Following is a list of resources related to influenza disease and vaccination for healthcare professionals and the public:


New Influenza Webinar


Curious how your practice can boost influenza immunization uptake in your patient population?

Join AAFP for a free live webinar on the 2018-19 Prevention and Control of Seasonal Influenza with Vaccines Recommendations.

Webinar Registration (free)

Wednesday, September 19, 2018
12:00 – 1:00 PM CT

This webinar will focus on how family physicians and health care teams can implement updated recommendations for the 2018-19 influenza season. This webinar will also introduce evidence-based strategies and tactics to increase influenza rates for all persons, which will include a specific emphasis on patients 50 years and older and those patients with chronic diseases.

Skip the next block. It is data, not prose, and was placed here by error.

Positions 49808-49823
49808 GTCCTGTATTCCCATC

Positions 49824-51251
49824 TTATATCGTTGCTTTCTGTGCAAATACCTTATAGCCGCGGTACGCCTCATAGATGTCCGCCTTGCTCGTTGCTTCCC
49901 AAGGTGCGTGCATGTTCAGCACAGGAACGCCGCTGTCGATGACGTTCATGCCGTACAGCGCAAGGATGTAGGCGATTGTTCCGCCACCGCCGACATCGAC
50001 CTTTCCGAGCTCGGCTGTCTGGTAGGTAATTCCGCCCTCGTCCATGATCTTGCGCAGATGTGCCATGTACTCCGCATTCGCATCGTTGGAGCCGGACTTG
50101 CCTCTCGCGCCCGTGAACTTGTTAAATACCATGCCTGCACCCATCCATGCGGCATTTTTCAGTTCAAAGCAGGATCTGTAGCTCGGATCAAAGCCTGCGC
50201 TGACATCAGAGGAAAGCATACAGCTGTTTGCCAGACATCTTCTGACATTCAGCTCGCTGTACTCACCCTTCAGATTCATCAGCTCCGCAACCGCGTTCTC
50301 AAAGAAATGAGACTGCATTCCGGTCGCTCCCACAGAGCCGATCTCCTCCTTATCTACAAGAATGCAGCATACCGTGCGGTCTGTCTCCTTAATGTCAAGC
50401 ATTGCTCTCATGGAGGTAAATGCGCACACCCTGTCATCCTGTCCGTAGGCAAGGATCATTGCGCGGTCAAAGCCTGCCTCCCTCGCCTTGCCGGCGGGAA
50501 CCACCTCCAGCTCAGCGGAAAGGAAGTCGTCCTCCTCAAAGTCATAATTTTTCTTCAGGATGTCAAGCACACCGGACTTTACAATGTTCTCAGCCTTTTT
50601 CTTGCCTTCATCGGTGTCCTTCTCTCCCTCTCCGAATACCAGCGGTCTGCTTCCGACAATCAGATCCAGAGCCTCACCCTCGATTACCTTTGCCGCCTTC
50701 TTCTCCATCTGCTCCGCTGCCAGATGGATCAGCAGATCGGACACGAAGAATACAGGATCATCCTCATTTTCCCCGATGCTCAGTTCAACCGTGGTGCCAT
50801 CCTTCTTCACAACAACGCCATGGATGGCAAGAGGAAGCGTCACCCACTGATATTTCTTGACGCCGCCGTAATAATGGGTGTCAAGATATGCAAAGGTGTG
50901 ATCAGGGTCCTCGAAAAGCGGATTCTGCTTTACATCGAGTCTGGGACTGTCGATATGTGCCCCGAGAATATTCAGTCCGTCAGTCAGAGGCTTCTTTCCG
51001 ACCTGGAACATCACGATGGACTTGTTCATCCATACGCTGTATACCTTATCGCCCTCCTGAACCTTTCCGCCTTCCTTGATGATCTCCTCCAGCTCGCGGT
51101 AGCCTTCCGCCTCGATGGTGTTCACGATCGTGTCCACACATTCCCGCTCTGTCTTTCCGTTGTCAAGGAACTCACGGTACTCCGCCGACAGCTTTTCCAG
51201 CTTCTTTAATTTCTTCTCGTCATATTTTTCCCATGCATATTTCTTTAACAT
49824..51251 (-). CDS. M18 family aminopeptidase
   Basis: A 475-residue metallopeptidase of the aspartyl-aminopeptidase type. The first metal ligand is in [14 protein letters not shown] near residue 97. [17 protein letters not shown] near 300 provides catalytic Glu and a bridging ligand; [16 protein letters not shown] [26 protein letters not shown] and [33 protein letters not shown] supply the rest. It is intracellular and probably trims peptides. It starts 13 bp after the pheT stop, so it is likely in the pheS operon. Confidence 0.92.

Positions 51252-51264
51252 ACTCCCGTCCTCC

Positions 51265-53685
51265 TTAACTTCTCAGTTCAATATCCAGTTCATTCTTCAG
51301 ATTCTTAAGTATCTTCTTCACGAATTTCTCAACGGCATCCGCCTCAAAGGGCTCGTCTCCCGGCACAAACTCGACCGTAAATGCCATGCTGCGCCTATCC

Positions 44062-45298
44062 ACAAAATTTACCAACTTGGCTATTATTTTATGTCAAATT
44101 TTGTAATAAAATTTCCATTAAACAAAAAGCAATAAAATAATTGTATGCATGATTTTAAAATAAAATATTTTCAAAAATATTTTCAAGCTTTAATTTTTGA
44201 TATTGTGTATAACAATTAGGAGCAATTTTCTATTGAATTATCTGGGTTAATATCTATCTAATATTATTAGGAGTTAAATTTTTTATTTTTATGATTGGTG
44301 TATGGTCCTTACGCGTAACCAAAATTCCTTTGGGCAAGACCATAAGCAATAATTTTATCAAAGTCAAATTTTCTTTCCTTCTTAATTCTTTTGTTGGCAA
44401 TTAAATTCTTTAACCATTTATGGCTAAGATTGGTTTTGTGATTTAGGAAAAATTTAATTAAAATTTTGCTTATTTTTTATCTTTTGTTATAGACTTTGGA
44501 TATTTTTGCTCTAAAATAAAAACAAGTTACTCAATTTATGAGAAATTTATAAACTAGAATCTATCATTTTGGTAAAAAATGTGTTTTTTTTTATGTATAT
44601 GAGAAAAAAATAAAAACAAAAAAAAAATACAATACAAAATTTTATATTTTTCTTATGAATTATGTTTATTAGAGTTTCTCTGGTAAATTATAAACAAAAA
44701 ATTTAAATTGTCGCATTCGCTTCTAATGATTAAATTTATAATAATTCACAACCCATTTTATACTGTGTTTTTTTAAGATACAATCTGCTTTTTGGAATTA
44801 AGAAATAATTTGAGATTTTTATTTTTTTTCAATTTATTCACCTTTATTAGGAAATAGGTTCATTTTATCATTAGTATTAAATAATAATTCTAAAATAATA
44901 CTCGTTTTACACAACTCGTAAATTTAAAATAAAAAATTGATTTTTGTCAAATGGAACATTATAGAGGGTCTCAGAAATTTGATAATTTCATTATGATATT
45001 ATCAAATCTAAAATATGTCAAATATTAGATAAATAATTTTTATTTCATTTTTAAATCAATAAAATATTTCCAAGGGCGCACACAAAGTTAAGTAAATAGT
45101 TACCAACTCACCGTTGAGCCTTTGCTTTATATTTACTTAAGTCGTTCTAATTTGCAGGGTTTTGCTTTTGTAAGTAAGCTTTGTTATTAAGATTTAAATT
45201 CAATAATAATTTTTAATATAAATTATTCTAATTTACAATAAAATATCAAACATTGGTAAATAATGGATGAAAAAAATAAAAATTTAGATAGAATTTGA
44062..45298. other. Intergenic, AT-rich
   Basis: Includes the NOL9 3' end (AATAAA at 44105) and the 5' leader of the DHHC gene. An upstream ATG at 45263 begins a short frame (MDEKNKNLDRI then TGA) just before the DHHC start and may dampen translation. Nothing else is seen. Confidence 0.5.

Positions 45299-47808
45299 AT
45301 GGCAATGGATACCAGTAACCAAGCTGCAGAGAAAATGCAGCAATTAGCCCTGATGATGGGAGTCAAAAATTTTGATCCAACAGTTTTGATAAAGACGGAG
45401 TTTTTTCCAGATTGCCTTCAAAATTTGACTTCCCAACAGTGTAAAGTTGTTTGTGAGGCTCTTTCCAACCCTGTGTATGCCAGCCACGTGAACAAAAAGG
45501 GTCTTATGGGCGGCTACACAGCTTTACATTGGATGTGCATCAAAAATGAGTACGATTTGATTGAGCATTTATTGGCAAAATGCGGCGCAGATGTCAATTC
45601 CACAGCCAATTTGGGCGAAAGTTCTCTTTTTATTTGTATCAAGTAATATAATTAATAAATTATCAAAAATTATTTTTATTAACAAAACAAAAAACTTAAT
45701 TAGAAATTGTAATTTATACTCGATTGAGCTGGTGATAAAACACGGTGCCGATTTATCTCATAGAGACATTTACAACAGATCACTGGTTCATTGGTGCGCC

Moderated by family physicians Thomas Koinis, M.D. and Margot Savoy, M.D., this free webcast offers a review of primary updates to current influenza guidance and recommendations.

Supported through an unrestricted grant from Sanofi Pasteur.


Two Immunization Educational Opportunities for You


You are invited to attend two immunization educational opportunities:

Kansas Immunization Program’s Knowledge Injection Series (KIP-KIS): Influenza and Pneumonia Vaccines 2018-2019

  1. Webinar, Friday, Sept. 20 from noon to 1:00 p.m.
  2. To register,  reply to ahecpitt@kumc.edu with the information below completed.

______ Individual (single participant)

______ Organization (multiple participants from one organization)

Name of Organization/Individual:

Mailing Address:

Daytime Phone Number (required):

Email Address of Individual/Site Contact (required):

Fax Number:

Name of Site Contact Person (Only complete this field if registering as an organization):

HPV Vaccination Cancer Prevention Educational Event

  1. Educational event, Wednesday, October 17 from 8:00 to 10:00 a.m at KU School of Medicine-Wichita. Also Broadcast via webinar.i